- The Fed March minutes struck an unexpectedly dovish tone that supported equities and Treasuries
- We continue to think that the Fed will start raising rates at the middle of next year
- Greece returns to the bond market – economic fundamentals improve, debt sustainability still an issue
Fed´s March minutes strike an unexpectedly dovish tone
The minutes of the Fed´s March meeting were somewhat more dovish than expected. For a start, there was no evidence of an explicit discussion that policy rates could be raised six months after the ending of the Fed´s QE-programmes, something that was suggested by Chair Yellen in the press conference after the meeting. Although we do not know whether or how many FOMC members would support such a move, we continue to think that Ms. Yellen´s remark was no slip of the tongue. Meanwhile, the minutes showed that the FOMC met by videoconference to discuss the consequences of removing the 6.5% threshold. This was done because market expectations of the future course of monetary policy were seen as being ´reasonably well aligned´ with those of the Fed, and members were afraid that a change to a more qualitative forward guidance could ´disturb this alignment´. Again, the caution surrounding the scrapping of the 6.5% threshold suggests that FOMC members had no plans to signal to markets that earlier-than-expected rate hikes was something that could be on the table. Meanwhile, FOMC members also feared that the upward shift in participants´ projections of the federal funds rate in comparison to December´s Summary of Economic Projections could be misread as indicating a move by the Committee to a less accommodative reaction function. But ´several participants´ noted that the increase in the median projection ´overstated the shift in the projections´. Finally, concerns about the low level of inflation shined through the minutes. For example, five participants saw the risks to their inflation forecasts as tilted to the downside, while members generally agreed that ´in light of their concerns about the possible persistence of low inflation´, ´inflation developments should be monitored carefully for evidence that inflation was moving back toward the Committee´s longer-run objective´. The unexpectedly dovish tone of the minutes were welcomed by financial markets with equities and Treasuries rallying and the dollar coming under pressure. However, we continue to think that FOMC members understate the strength of the recovery. As such, we believe that the unemployment rate is set to fall faster than the Fed currently projects. In turn, this should eventually prompt the Fed to start raising rates at the middle of next year, with the federal funds rate rising to 1.5% at the end of 2015.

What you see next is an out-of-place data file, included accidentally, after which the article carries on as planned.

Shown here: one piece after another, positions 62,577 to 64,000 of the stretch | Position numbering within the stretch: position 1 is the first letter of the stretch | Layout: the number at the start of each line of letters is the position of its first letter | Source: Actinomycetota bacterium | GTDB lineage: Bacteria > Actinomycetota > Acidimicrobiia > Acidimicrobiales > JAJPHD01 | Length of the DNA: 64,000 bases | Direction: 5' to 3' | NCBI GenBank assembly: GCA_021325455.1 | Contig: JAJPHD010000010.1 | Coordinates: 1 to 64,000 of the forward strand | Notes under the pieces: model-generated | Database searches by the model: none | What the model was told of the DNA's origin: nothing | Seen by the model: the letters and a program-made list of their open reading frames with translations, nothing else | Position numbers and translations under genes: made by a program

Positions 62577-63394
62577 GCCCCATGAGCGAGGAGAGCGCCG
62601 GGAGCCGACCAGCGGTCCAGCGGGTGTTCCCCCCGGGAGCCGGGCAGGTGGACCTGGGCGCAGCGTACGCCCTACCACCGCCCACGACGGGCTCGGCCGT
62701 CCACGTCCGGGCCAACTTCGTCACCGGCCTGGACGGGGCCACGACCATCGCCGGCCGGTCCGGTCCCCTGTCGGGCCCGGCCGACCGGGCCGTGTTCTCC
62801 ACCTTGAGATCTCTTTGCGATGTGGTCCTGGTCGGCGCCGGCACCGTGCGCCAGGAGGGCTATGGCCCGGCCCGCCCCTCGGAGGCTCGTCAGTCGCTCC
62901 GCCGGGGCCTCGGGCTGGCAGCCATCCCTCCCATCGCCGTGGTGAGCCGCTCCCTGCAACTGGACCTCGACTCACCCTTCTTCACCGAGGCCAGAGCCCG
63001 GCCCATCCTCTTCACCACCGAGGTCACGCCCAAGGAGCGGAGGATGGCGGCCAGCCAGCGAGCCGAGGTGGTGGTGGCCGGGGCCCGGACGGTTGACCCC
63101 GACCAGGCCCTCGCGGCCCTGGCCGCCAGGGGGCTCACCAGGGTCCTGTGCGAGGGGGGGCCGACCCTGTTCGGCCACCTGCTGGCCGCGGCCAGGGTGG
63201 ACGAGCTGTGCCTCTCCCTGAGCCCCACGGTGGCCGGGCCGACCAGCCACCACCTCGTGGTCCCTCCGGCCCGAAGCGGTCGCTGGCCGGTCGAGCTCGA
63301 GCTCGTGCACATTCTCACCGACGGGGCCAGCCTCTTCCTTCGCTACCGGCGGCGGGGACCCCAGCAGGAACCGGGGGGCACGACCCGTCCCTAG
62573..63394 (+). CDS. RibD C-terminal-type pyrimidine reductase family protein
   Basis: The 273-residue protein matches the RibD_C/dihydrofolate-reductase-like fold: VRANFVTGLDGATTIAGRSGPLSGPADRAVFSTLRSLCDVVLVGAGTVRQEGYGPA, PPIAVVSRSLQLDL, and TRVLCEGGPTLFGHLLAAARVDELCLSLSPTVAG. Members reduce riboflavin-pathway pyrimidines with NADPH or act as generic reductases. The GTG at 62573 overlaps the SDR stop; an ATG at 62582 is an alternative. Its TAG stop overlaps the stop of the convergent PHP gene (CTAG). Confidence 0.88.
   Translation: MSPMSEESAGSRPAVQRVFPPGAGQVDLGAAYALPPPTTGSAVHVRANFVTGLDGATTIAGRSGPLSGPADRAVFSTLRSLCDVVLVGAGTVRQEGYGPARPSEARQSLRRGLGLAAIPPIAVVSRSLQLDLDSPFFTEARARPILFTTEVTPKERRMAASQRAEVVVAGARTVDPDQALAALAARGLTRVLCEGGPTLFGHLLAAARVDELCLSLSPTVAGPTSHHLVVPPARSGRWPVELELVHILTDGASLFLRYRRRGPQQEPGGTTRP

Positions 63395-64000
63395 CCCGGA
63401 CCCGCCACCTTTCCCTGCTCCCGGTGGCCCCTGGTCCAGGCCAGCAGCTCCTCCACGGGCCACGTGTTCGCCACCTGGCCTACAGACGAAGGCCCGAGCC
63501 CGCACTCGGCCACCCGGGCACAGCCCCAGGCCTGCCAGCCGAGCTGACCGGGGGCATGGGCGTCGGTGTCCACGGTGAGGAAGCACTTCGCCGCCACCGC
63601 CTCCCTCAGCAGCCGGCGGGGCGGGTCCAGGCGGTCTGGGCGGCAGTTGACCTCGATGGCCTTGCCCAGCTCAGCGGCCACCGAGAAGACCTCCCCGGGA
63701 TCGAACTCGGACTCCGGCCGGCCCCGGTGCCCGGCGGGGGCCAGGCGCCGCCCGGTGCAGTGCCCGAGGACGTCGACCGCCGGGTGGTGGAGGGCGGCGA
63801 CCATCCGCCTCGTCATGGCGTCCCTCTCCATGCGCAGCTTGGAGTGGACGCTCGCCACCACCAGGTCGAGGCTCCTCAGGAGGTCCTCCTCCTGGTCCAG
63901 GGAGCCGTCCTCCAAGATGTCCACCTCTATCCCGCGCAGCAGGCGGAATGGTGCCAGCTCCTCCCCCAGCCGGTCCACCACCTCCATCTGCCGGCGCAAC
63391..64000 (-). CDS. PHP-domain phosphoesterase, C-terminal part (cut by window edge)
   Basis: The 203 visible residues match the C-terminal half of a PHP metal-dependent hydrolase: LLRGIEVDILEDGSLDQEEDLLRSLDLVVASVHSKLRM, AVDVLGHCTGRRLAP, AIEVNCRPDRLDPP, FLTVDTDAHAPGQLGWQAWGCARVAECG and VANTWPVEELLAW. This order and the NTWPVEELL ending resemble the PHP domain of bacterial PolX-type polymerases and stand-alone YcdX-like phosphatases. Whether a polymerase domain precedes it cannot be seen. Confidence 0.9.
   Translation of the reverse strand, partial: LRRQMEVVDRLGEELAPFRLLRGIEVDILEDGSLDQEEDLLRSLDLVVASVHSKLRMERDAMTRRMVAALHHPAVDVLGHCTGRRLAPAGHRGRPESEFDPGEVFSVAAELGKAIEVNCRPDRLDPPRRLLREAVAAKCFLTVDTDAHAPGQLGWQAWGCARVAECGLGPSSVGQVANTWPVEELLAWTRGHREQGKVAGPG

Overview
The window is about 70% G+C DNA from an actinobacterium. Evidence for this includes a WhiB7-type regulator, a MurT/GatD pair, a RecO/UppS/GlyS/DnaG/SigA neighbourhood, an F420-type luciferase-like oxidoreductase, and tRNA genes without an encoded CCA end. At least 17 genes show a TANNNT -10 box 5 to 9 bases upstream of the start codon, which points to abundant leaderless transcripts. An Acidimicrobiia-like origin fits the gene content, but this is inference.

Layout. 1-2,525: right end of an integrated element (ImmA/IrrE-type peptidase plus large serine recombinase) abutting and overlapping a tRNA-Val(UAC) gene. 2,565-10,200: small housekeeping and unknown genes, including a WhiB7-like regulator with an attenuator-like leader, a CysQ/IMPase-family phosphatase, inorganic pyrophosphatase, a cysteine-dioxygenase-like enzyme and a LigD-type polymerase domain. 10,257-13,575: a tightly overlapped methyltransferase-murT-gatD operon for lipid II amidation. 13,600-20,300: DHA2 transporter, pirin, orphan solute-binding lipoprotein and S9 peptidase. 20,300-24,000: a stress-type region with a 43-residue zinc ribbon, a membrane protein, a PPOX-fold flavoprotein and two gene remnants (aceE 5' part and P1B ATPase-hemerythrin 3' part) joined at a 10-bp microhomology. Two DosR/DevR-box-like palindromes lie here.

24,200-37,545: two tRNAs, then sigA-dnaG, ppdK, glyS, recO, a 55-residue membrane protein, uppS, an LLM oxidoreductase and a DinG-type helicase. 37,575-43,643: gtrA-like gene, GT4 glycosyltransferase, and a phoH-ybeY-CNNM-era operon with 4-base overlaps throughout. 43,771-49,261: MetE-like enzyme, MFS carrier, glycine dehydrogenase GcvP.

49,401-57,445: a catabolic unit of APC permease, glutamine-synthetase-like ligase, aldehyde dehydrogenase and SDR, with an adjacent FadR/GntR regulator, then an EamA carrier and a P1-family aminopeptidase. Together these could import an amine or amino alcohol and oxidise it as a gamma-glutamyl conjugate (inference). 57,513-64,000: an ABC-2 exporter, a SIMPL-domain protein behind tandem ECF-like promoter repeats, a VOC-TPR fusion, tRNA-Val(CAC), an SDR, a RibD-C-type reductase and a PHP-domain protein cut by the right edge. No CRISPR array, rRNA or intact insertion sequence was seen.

Greece returns to the bond markets
In a milestone for Europe’s sovereign debt crisis, Greece will return to the government bond market today for the first time since it was bailed out in 2010. The government plans to sell 5y bonds with a target amount of around EUR 2.5bn. Investor appetite for peripheral bonds has strengthened noticeably on the back of easing concerns about a euro break-up, helped by the ECB’s OMT programme and the clear commitment of European governments to the single currency area. In addition, fundamentals in peripheral countries are improving and economic growth is returning. At the same time, more positive risk sentiment and the low rate environment has encouraged a search for yield. Finally, speculation about a large scale ECB QE programme has also driven spread compression over recent weeks. Given recent investor euphoria and the fact that Greece is coming to the market in the first place, it seems likely that demand will be strong. We are positive on Greece’s economic outlook, but we continue to think that it has a debt sustainability problem that is not yet clearly resolved. On the positive side, Greece competitiveness in terms of relative unit labour costs has improved sharply and is now close to the levels seen at the start of the euro era. Economic growth is also now returning, and we thing that the Greek economy could be one of the positive surprises of 2015 (with growth of 3%). However, government debt is in excess of 170% GDP and some kind of ‘solution’ is necessary, which will likely involve restructuring of official sector/bilateral loans. Until a clear plan is in place to restore Greece’s debt sustainability, this will remain a cloud on the horizon.